In the ongoing smartphone/tablet patent litigation between Apple and Samsung, the Federal Circuit has agreed with Samsung on almost every dispositive issue related to Apple’s request for preliminary injunctive relief, but “almost” may not be enough to save Samsung from a preliminary injunction concerning at least one product. Apple, Inc. v. Samsung Electronics Co. Ltd., No. 2012-1105 (Fed. Cir. May 14, 2012). With respect to three of Apple’s four patents-in-suit, the Federal Circuit affirmed the District Court’s denial of a preliminary injunction. With respect to Apple’s fourth patent, the Federal Circuit vacated the District Court’s denial of preliminary injunctive relief because the District Court erroneously concluded that the patent claims were obvious over prior art, and that Apple was therefore unlikely to succeed on the merits. The Federal Circuit remanded the case for a consideration of factors that the District Court had previously not reached governing preliminary injunctive relief and the fourth patent.
Apple accused several Samsung smartphones, and Samsung’s Galaxy Tab 10.1 tablet, of infringing various of the four patents-in-suit. Apple then moved for a preliminary injunction, which the District Court denied with respect to each accused device and asserted patent, blocking the importation of Samsung’s devices into the United States. Apple’s patents, and the District Court’s analysis with respect to each, are as follows :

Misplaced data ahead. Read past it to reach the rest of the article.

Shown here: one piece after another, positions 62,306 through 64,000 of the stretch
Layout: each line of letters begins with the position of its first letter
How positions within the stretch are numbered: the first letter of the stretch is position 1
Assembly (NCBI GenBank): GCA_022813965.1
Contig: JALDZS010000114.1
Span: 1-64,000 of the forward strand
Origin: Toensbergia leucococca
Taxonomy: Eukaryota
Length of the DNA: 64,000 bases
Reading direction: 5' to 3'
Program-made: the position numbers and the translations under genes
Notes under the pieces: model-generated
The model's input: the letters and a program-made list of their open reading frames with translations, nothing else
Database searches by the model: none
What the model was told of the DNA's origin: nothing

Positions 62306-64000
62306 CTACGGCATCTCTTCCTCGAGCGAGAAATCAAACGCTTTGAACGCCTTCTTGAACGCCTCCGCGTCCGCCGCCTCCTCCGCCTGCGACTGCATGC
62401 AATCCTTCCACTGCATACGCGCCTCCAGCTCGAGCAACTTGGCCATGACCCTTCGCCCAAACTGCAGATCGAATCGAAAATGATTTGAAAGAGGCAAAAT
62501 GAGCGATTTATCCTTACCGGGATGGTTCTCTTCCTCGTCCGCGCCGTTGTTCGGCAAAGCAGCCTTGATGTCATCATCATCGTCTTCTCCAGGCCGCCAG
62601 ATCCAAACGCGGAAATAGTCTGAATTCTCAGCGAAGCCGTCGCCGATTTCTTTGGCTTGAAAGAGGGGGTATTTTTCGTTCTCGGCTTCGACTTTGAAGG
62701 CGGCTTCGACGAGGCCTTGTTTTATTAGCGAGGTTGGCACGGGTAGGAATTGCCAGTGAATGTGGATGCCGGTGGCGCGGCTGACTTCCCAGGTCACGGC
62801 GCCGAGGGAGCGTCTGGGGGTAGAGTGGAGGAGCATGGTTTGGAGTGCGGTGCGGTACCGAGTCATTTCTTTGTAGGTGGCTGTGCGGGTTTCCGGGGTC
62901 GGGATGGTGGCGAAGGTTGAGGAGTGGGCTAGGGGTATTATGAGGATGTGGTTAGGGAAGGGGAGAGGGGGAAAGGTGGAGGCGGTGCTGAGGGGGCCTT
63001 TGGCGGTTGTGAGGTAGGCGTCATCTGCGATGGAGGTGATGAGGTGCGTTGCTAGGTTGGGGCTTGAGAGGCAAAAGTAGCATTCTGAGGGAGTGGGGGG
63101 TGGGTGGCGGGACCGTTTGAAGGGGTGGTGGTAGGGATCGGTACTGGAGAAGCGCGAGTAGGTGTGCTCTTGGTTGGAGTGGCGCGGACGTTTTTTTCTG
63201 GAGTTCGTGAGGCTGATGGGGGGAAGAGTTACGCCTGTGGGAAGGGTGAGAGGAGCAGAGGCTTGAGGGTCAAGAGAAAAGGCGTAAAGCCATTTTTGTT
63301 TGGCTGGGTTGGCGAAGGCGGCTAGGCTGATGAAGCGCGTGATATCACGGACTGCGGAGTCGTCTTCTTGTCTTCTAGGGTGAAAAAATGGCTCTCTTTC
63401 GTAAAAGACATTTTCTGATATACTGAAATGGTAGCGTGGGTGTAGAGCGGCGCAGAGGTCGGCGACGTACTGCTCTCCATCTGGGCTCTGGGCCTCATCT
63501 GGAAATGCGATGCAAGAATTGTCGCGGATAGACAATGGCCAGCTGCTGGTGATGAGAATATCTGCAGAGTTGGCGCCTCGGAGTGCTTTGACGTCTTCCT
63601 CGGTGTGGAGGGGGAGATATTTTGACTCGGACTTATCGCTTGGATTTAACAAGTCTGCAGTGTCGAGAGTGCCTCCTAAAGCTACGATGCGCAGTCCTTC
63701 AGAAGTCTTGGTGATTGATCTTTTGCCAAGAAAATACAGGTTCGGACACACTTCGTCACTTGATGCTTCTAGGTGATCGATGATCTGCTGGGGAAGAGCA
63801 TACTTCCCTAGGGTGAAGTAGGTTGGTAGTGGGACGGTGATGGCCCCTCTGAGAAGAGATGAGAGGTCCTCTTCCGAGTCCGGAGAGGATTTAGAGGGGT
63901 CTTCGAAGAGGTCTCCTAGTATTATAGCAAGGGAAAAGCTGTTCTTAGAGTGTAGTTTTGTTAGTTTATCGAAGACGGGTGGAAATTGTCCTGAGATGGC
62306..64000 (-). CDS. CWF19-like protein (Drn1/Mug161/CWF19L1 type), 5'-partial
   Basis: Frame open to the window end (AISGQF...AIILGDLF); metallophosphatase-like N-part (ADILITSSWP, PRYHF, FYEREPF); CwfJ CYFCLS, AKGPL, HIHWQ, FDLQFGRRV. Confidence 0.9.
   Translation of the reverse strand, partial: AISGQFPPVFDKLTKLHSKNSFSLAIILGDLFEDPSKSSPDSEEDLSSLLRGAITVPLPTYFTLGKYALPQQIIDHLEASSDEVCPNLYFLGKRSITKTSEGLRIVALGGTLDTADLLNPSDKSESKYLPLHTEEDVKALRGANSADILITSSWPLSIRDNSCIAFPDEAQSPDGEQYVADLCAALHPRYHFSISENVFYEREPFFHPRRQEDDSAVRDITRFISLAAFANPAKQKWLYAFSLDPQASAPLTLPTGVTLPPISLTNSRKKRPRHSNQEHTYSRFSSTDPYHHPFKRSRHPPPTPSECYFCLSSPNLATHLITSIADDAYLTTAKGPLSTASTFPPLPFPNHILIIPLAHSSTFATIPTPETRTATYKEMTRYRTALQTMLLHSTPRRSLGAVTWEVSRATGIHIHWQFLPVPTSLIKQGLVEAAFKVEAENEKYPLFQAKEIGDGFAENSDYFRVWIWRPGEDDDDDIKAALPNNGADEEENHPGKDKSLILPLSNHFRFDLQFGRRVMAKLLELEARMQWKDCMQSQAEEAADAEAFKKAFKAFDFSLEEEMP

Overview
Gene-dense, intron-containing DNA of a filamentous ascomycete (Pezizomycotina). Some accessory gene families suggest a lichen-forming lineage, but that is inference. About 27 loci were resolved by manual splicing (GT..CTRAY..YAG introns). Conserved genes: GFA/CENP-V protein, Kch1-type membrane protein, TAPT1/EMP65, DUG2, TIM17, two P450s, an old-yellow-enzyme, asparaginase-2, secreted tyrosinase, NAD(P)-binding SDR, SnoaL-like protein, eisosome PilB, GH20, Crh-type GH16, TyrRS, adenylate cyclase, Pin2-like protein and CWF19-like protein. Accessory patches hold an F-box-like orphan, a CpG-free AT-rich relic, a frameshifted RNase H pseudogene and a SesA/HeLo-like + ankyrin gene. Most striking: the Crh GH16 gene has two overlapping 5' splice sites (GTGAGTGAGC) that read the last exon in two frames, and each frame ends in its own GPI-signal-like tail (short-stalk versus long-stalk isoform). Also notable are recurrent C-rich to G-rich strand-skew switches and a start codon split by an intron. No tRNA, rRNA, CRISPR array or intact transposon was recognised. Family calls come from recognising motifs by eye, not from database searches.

- D593,087 is directed to a smart phone design including “a bezel surrounding the perimeter of the phone’s front face and extending from the front of the phone partway down the phone’s side.” The District Court denied a preliminary injunction concerning the D’087 patent based on a finding that prior art rendered Apple unlikely to succeed on the merits of its infringement claim.
- D618,677 is directed to a smart phone design including “a black, highly polished, reflective surface over the entire front face of the phone.” Even after finding the patents likely valid and infringed, the District Court denied a preliminary injunction concerning the D’677 patent because Apple had not shown it was likely to suffer irreparable harm either by way of brand dilution or loss of market share.
- D504,889 is “directed to the design of a tablet computer,” i.e., the iPad. The District Court thought that “substantial questions about the validity of the D’889 patent” meant that Apple would be “unable to show that it would likely succeed on the merits,” justifying a denial of a preliminary injunction with respect to the D’889 patent.
- U.S. 7,469,381 is directed to the “bounce-back” scroll feature of Apple’s iPhone’s and iPads. The ’381 patent was found likely valid and infringed, but the District Court declined to enter a preliminary injunction because Apple “failed to establish a relationship between any alleged loss of market share, customers, or goodwill, and the infringement of the ’381 patent.”
The Federal Circuit began its analysis by stating the burden to be met by a plaintiff seeking a preliminary injunction: he “must establish that he is likely to succeed on the merits, that he is likely to suffer irreparable harm in the absence of preliminary relief, that the balance of equities tips in his favor, and that an injunction is in the public interest.” Further, granting injunctive relief lay within the discretion of the trial court, and the trial court’s decision would not be disturbed absent an abuse of discretion. The Federal Circuit explained that it would focus on areas where questions were close, or where the District Court had committed error. The Court then analyzed the District Court’s decision with respect to each of the four patents in turn.